Bank of Japan Governor Haruhiko Kuroda on Thursday warned of downside risks to the economy hit by another state of emergency over the novel coronavirus, as its outlook for the current business year was slightly cut.

But Kuroda brushed aside concerns that Japan may slip back into deflation. He also said the central bank will check "the balance" between the benefits and side-effects of the policy tools that have been employed to attain its 2 percent inflation target, already elusive and now further away amid the pandemic.

The Bank of Japan building. (Kyodo)

The BOJ is reviewing its ammunition and plans to announce its findings as early as March.

The bank will take additional easing steps if needed, Kuroda said. Earlier in the day, the BOJ board decided to maintain its ultraloose monetary policy at the end of a two-day meeting.

"There is heightened uncertainty over the impact that the spread of infections would have on the economy and finance," Kuroda told a press conference after the policy meeting. "We will be keeping a close watch and will not hesitate to take additional easing steps when deemed necessary."

His remarks came after the BOJ cut its economic outlook for fiscal 2020 through March to a 5.6 percent contraction, against its forecast in October of a 5.5 percent shrinkage.

For next fiscal year, however, the bank took a more upbeat view, factoring in support from the government's economic stimulus and a recovery in Japan's exports despite major economies like the United States still struggling to cope with surging coronavirus cases.

The Japanese economy, measured in real gross domestic product, is expected to grow 3.9 percent in fiscal 2021, an upgrade from its previous estimate of a 3.6 percent expansion, according to the BOJ's quarterly outlook report released Thursday.

The BOJ also expected a 0.5 percent year-on-year fall in the core consumer price index excluding volatile fresh foods, against the earlier projected 0.6 percent drop and well below its 2 percent inflation target.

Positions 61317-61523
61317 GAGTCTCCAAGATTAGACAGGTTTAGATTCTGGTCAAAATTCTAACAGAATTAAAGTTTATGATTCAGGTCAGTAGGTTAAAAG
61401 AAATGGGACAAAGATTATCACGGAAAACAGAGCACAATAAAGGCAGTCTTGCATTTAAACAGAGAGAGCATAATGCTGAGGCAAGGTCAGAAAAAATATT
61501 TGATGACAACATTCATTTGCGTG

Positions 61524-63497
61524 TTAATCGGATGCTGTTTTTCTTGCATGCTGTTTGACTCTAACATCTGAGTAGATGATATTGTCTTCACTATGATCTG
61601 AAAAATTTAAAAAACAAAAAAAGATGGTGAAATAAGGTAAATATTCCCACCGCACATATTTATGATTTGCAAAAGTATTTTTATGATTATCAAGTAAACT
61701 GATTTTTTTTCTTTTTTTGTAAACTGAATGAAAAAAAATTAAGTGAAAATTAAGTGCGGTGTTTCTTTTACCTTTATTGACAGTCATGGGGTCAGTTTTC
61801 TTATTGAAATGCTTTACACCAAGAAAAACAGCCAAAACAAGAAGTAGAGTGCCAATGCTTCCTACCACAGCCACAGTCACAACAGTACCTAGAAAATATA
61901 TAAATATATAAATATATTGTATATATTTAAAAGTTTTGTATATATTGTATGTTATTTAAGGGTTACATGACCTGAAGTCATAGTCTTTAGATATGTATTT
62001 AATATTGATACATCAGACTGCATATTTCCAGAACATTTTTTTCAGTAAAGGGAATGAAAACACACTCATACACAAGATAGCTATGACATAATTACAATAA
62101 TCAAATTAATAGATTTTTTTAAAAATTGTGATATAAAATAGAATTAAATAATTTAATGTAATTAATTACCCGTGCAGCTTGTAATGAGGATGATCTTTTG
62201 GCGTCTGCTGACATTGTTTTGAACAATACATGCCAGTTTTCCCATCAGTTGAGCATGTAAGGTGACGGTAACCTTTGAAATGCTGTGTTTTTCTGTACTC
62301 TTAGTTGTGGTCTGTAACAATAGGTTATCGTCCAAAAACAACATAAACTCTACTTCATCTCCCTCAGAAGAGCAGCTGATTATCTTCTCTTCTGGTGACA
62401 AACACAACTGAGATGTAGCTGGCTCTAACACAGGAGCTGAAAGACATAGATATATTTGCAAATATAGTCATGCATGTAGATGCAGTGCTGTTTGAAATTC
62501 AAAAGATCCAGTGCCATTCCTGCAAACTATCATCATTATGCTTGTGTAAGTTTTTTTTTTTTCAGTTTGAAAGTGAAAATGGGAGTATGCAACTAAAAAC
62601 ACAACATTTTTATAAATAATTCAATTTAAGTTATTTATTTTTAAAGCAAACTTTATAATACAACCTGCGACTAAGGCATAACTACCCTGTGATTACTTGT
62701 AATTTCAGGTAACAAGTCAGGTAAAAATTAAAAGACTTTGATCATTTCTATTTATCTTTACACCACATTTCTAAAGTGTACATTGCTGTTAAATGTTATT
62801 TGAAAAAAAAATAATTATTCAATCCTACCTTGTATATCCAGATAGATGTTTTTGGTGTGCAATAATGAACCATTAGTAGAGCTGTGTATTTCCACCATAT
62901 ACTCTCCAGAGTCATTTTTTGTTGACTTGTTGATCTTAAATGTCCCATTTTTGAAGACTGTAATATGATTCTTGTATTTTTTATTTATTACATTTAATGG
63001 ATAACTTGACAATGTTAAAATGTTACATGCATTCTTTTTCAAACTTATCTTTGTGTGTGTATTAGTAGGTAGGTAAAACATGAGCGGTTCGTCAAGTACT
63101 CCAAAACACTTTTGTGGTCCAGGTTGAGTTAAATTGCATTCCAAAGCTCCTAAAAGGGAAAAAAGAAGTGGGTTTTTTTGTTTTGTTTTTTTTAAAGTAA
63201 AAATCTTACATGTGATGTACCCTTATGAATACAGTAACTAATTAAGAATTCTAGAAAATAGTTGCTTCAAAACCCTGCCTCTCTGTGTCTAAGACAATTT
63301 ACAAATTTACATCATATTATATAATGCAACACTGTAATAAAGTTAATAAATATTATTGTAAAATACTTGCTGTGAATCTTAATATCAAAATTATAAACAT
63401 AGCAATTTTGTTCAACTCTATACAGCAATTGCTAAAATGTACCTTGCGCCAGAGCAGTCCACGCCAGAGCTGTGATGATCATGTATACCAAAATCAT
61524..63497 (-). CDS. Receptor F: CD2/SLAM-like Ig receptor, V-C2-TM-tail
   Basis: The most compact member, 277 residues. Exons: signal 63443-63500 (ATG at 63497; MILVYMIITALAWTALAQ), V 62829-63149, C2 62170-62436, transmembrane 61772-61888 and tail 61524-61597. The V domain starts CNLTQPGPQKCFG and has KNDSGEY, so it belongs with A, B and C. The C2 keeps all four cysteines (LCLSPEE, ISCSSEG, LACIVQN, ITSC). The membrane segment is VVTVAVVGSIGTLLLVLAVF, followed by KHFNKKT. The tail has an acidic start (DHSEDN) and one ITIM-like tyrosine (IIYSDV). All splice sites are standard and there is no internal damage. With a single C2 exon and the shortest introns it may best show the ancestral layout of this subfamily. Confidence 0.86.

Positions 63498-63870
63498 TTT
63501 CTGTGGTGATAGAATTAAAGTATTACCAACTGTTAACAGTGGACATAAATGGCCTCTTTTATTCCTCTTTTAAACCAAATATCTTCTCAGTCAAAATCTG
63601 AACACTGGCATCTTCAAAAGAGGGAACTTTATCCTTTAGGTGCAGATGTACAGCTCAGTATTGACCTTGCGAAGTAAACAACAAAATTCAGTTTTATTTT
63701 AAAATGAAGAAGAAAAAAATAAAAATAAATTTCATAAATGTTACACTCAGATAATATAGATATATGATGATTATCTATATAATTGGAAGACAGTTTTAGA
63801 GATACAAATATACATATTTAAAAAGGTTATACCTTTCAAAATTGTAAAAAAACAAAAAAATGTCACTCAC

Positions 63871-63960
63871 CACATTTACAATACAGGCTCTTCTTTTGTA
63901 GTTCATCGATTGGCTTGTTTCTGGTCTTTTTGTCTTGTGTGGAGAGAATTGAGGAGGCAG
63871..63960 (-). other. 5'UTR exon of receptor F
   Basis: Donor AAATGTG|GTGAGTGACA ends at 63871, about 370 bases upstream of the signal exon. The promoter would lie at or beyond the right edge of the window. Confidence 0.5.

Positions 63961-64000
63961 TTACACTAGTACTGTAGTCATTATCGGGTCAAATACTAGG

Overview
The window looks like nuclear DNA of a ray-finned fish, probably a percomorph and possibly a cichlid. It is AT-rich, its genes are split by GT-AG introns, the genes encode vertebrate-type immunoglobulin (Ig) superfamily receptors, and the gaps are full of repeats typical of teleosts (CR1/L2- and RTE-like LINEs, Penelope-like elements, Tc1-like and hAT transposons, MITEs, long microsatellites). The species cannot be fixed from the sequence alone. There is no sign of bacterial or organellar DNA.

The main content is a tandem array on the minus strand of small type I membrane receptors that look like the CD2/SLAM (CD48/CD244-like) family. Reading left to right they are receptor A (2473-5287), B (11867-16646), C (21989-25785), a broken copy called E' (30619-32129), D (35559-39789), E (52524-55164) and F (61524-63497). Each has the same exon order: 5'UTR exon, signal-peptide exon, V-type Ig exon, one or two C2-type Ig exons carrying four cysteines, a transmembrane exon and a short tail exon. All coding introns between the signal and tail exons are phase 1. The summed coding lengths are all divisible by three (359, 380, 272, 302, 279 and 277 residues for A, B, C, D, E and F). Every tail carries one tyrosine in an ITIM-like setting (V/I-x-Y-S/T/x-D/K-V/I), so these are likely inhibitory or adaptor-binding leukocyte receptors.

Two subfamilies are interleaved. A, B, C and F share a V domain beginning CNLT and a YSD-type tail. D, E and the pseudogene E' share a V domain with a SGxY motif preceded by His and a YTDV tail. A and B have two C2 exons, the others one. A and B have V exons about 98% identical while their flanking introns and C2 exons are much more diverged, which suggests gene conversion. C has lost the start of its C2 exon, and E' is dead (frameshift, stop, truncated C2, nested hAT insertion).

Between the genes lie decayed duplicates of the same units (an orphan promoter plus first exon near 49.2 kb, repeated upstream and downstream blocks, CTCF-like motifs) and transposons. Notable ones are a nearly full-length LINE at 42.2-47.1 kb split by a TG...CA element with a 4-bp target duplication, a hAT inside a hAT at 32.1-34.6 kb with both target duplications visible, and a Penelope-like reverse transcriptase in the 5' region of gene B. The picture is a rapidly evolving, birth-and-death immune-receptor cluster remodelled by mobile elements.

At the policy meeting, the BOJ decided to keep short-term interest rates at minus 0.1 percent while guiding long-term interest rates to around zero percent. It will also continue to buy exchange-traded funds at an annual pace of 12 trillion yen ($116 billion) as part of its massive asset purchase program.

"Japan's economy has picked up as a trend, although it has remained in a severe situation due to the impact of COVID-19 at home and abroad," the BOJ said, tweaking the expression from the previous meeting in December.

The second state of emergency for some areas including Tokyo and Osaka, which account for more than half of the country's economic output, has darkened the outlook. In Japan, COVID-19 vaccinations have yet to begin.

Kuroda said he is keeping tabs on developments in the United States where Joe Biden was sworn in as new president on Wednesday, raising hopes for more fiscal stimulus to address the economic fallout from the pandemic.

"U.S. policy management would have a big impact on the world's economy and financial markets," Kuroda said.

The BOJ board also decided to maintain a spate of steps aimed at supporting corporate finance, including the provision of funding to banks that extend zero-interest loans to pandemic-hit companies as well as buying of commercial paper and corporate bonds.

The services sector has taken a severe hit as restaurants, hotels and retailers are affected by more people staying home and cutting back on spending. Consumption is expected to face downward pressure for the time being, according to the outlook report.

Financial markets are looking for clues as to the BOJ's forthcoming policy review. The purpose of the assessment is to maintain monetary easing while minimizing its side effects, Kuroda said. "If there are ways to make it sustainable and effective, we will adopt them."

BOJ watchers say the central bank wants to secure wiggle room to respond flexibly when needed, given that the bank is perceived as having little ammunition left, after years of low interest rates and aggressive buying of assets like ETFs have raised concerns about the side effects of its policies.

But the BOJ will be forced to manage a delicate balancing act in making any policy tweaks without being perceived as moving toward tapering its massive monetary stimulus at a time when the U.S. Federal Reserve and the European Central Bank stand ready to ease their policies further.

BOJ Deputy Governor Masayoshi Amamiya stayed home and was absent from the policy meeting on Thursday after a relative took a PCR test for the virus, the central bank said.

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